The court reexamined the plaintiffs petition for discovery in the 2015 Orphans Court matter and her experts opinion in the instant matter, both of which established that she was on inquiry notice of potential legal claims against the defendants as of June 2015. Therefore, any tort claim (i.e. negligence or breach of fiduciary duty) filed after June 23, 2017 two years after the June 25, 2015 filings was time-barred by the statute of limitations. The court similarly rejected the plaintiffs argument that her claims should be tolled under the fraudulent concealment doctrine on the same inquiry notice basis.

While the facts of this case are unique, the lesson is not: actions filed beyond the statute of limitations warrant dismissal, and claimants must exercise due diligence in pursuing claims upon suggestion of significant harm and of a factual cause linked to anothers conduct. It is critical for the plaintiffs bar, when interviewing new prospective clients, to ascertain information about not only the nature of the claim, but the factual timeline of events to identify the date of inquiry notice.  It is also important to counsel clients on the importance of swift action upon discovery of a potential claim, even if the full extent of the injury or cause is not yet known. These specific details can be developed through discovery and, as necessary, leave may be sought to amend the complaint to bolster the claims. Alternatively, a writ may be filed to toll the statute of limitations while preliminary investigation proceeds.

From a defense perspective, it is important for litigators and claims professionals to critically review the facts giving rise to a legal cause of action and analyze when the plaintiff first discovered the facts underlying the claim. This, of course, is not unique to legal malpractice actions. Claims against an array of professionals insurance brokers, real estate agents, and tax professionals to name a few are generally subject to the discovery rule. Therefore, the statute of limitations should be pled when appropriate as a new matter affirmative defense to preserve this important and dispositive defense.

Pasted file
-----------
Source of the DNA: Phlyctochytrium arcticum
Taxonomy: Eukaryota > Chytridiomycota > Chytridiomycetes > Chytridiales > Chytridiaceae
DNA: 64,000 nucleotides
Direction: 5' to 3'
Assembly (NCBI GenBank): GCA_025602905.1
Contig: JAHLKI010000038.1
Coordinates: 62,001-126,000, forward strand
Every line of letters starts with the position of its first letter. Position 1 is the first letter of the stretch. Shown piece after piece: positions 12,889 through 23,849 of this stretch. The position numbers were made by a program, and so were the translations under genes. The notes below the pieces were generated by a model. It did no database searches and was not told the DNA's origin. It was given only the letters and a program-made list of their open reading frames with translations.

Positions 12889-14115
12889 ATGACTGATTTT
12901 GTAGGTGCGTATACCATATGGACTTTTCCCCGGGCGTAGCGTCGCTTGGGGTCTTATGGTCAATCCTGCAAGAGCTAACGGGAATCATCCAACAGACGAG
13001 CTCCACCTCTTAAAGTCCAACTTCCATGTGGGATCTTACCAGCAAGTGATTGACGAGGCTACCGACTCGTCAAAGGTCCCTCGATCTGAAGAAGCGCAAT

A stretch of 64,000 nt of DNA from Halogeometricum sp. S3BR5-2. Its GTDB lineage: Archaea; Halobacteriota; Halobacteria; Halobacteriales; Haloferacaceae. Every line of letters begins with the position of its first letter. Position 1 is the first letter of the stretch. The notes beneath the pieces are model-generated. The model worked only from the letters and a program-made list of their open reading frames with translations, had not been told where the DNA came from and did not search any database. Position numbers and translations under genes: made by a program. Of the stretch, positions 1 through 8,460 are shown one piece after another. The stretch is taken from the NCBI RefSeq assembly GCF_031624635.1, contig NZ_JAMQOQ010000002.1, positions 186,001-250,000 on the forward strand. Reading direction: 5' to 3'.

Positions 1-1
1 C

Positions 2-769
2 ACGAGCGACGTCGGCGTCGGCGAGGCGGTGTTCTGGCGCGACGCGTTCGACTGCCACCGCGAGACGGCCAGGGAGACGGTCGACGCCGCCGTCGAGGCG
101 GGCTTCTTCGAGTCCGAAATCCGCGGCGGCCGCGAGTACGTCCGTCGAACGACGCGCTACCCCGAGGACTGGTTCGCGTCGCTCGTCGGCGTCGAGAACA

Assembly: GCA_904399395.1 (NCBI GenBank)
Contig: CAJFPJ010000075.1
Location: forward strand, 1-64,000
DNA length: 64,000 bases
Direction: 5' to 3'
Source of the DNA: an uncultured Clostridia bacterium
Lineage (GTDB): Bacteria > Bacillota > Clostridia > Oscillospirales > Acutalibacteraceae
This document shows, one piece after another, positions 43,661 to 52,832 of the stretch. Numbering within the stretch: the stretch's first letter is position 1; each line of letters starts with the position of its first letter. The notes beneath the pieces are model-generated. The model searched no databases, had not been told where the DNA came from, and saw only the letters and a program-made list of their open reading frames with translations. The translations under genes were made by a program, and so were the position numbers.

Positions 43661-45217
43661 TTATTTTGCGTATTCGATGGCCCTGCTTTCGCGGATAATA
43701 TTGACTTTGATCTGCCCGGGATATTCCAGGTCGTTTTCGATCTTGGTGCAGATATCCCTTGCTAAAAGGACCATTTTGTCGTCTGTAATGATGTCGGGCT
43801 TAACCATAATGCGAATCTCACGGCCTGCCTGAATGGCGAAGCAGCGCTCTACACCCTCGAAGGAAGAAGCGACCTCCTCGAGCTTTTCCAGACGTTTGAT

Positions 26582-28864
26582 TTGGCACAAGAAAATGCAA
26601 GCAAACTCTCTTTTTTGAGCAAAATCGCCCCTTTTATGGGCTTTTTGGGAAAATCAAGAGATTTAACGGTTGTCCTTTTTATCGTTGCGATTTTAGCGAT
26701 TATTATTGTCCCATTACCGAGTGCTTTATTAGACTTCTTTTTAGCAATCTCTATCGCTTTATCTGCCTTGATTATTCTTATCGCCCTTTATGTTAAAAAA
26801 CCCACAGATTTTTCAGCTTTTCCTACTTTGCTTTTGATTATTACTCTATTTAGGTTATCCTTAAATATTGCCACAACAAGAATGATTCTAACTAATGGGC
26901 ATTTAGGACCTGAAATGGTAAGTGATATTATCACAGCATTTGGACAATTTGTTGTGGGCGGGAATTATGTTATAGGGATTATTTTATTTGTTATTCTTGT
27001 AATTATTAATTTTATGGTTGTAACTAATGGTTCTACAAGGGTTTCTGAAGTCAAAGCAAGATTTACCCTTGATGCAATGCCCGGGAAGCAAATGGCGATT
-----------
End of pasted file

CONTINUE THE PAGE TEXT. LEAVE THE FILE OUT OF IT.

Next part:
Meet the Author

Dana Gittleman, Esq., Shareholder at Marshall Dennehey

When professionals are faced with claims and lawsuits alleging professional negligence, breach of fiduciary duty and more, Dana provides a vigorous response and defense. As a member of the Professional Liability Department, she routinely defends claims and lawsuits brought against insurance agents and brokers, attorneys, real estate professionals, financial entities, large product manufacturers, lenders and other professionals.

Dana understands the disruption and angst professionals experience when claims are brought against them. With 10 years of civil litigation experience, she approaches each matter with empathy and a strong determination to efficiently resolve the actions brought against her clients. A typical day in her practice might involve securing court dismissals on dispositive motions, mitigating risk via alternative dispute resolution, or collaborating with clients on defense strategy for swift case resolution.

Dana is a member of the Professional Liability Underwriting Society (PLUS) and frequently contributes articles toPLUS Blog. She is also an active member of the Philadelphia Bar Association and previously served on its Young Lawyers Division Executive Committee. She has been recognized by the Best Lawyers organization as a Best Lawyers: Ones to Watch since 2021, and she has been selected a Pennsylvania Super Lawyer Rising Star since 2019.

A graduate of Emory University, she received her juris doctor from the Villanova University School of Law where she was a Dean’s Merit Scholarship recipient. While at Villanova, Dana served as a managing editor for student work for theVillanova Sports & Entertainment Law Journal.